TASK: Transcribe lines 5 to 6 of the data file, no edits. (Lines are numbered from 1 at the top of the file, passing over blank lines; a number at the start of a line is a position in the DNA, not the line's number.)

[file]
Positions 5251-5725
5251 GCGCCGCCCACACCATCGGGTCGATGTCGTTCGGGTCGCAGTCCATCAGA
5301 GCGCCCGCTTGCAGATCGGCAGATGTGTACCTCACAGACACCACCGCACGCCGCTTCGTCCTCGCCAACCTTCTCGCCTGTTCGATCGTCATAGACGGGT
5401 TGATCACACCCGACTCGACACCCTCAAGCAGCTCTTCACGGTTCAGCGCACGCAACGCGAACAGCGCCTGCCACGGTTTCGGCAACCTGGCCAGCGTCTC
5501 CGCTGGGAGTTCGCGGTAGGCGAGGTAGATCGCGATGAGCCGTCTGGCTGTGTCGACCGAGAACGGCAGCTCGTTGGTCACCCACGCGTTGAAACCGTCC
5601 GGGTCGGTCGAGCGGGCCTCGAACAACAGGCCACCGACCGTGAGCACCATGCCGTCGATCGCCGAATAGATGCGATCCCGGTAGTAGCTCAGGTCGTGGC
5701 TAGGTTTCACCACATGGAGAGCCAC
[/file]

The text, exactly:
5501 CGCTGGGAGTTCGCGGTAGGCGAGGTAGATCGCGATGAGCCGTCTGGCTGTGTCGACCGAGAACGGCAGCTCGTTGGTCACCCACGCGTTGAAACCGTCC
5601 GGGTCGGTCGAGCGGGCCTCGAACAACAGGCCACCGACCGTGAGCACCATGCCGTCGATCGCCGAATAGATGCGATCCCGGTAGTAGCTCAGGTCGTGGC